Designing, developing and delivering tailor-made leadership programs for developing governments is a delicate and intense endeavor that unavoidably becomes a journey. It is a fundamental challenge for the success of any government transformation, but it is worth every effort.
There is a tendency for some western members of the global “leadership industry” to consider leadership development as a commodity, a formula to be replicated, with marginal adjustments for the benefit of developing governments.
This approach is shortsighted. It usually results in grafted, superficial (or “outside-in,” according to Henry Mintzberg) interventions and approaches with limited – if not non-existent – sustainable outcomes, particularly when applied to developing governments.
The commodity approach to leadership development ignores a series of fundamental realities to which executives of developing governments are confronted on a regular basis. Among such realities, two are of particular significance.
First, they must deal with limited resources. This applies, of course, to financial resources but also to human resources. Some developing governments, in Africa for instance, are confronted with a shortage of skilled candidates for leadership programs. Others, such as territorial governments here in Canada, are confronted with a very small Indigenous workforce and forced to rely on significant contingents of “expats” to complement their local personnel. In such cases, one of the perverse effects of the commodity approach is often the perpetuation of the situation by “exporting” leadership development programs that are ultimately by and for expats, rather than focused on recruiting, training and retaining Indigenous public servants.
Second, to be truly legitimate, credible and, ultimately, responsive to the needs of its population, a government must adopt a way of operating that reflects the culture (i.e., values, aspirations, practices) of the people it serves. Usually, in the case of developing governments, such culture is strong and quite different from Western standards we might be accustomed to.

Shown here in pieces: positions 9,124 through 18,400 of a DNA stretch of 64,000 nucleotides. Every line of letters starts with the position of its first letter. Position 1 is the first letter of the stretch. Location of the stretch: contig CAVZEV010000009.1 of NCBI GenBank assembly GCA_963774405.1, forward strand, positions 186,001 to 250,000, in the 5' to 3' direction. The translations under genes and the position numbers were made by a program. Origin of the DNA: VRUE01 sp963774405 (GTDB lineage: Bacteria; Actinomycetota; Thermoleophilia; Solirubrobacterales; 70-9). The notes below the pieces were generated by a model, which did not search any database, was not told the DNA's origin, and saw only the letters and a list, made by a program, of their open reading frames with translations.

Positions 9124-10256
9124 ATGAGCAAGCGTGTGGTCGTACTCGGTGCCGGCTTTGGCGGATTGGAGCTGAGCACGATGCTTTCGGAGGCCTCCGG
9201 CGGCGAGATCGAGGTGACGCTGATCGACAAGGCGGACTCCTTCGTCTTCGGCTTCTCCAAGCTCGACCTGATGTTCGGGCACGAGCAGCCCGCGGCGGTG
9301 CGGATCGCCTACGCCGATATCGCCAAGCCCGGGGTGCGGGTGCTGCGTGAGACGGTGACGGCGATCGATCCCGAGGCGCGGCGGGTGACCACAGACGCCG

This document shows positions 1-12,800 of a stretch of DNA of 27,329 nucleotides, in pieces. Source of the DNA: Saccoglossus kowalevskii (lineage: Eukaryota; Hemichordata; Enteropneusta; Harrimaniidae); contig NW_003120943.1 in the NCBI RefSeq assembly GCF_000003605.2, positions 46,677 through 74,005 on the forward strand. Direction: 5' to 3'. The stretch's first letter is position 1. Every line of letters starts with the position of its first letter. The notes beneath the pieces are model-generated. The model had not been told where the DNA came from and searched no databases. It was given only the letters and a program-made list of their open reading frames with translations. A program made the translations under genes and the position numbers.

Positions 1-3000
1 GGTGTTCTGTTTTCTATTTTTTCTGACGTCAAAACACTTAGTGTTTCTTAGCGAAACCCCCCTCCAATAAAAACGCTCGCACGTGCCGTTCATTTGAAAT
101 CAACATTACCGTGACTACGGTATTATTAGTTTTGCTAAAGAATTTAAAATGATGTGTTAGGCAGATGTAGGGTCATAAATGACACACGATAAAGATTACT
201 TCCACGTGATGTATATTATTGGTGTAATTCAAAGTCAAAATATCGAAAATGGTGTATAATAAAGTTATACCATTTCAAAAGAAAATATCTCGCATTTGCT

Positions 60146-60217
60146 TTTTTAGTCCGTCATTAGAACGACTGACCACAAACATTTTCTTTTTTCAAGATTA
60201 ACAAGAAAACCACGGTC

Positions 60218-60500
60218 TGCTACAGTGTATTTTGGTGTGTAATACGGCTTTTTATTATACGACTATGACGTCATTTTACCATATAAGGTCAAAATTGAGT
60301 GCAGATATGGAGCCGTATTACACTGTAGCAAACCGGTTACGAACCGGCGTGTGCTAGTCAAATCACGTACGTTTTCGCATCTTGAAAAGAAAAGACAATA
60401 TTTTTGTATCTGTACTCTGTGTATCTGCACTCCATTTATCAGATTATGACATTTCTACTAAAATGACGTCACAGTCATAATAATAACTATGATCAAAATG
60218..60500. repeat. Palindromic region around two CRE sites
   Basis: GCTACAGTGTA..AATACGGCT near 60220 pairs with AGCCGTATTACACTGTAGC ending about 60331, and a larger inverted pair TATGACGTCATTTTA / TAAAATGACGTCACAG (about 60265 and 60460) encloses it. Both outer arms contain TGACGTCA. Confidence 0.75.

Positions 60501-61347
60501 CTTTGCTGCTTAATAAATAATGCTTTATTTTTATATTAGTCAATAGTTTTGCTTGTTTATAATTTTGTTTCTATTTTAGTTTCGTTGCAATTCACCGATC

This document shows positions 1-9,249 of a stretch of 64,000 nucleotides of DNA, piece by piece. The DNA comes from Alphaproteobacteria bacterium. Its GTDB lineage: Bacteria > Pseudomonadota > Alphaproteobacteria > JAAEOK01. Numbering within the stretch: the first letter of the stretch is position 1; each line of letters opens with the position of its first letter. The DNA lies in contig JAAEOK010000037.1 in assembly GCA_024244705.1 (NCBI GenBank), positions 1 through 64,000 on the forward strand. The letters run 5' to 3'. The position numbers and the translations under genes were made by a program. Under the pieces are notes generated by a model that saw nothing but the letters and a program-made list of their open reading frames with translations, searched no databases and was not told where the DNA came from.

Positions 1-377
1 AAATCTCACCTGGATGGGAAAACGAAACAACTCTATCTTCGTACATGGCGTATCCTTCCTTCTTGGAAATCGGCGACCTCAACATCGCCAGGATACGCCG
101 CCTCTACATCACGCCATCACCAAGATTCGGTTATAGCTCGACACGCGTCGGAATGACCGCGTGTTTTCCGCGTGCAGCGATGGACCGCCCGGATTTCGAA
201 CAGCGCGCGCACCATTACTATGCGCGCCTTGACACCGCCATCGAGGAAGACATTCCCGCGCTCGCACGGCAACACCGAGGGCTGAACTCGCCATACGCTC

In the Northern regions of Canada, the cultural dimension is critical. The government of Nunavut, for instance, has articulated a series of values to guide the process of building a new government and decision-making process. These societal values include specific dimensions such as respecting others and caring for people; fostering good spirits by being open, welcoming and inclusive; serving and providing for family and/or community; making decisions through discussion and consensus; developing skills through observation, mentoring, practice, and effort; working together for a common cause; being innovative and resourceful; and, respecting and caring for the land, animals and the environment.
Any leadership program not designed specifically to integrate these genuine and vivid core values will lead to failure.
Here are some of the key challenges facing public leaders in developing governments:
1. Dealing with scarce resources and addressing fundamental societal issues;
2. Balancing competing demands often imposed by external forces;
3. Demonstrating capacity to adapt to a changing world and deal as equal partners with external stakeholders;
4. Strengthening the public service by building a skilled, engaged and effective workforce;
5. Recruiting beyond the traditional chain of public administration schools system (e.g., private sector, women) to broaden the variety of perspectives and experience in decision-making;
6. Distinguishing and assuming the political responsibilities from administrative roles, hence assuming personal leadership capabilities;
7. Recognizing that formal hierarchal authority (legitimacy) and personal ability to influence (credibility) are two essential, but fundamentally different pillars of leadership; and,
8. Setting up goals based on the “common good” and setting out incentive mechanisms.
Experience shows that it is only when several key dimensions are respected that leadership development initiatives generate sustainable outcomes:
• Programs must be developed for Indigenous public servants and need to reflect the culture of the population they serve;
• Emphasis should be put equally on purpose, competencies and training methodology;
• Inclusive participatory discussions should be held with government representatives to promote true collaboration and team work throughout the learning phases;
• Enriching the content requires on-going validation with a wide variety of perspectives;
• Mixing leading-edge in-class learning approaches with other personalized practices is most likely to provoke necessary changes in behaviors;
• Creating a welcoming and supportive learning environment is essential for establishing a climate of trust;
• Continuous assessment and adjustment is critical to keep the program current and aligned with changing circumstances;
• Follow-up phases must be considered to facilitate consolidation of acquired competencies and actual assimilation within working habits and practices; and,
• Open communication must be maintained throughout the project to keep key stakeholders aware of what is going on, thereby fostering engagement and dispelling uncertainties.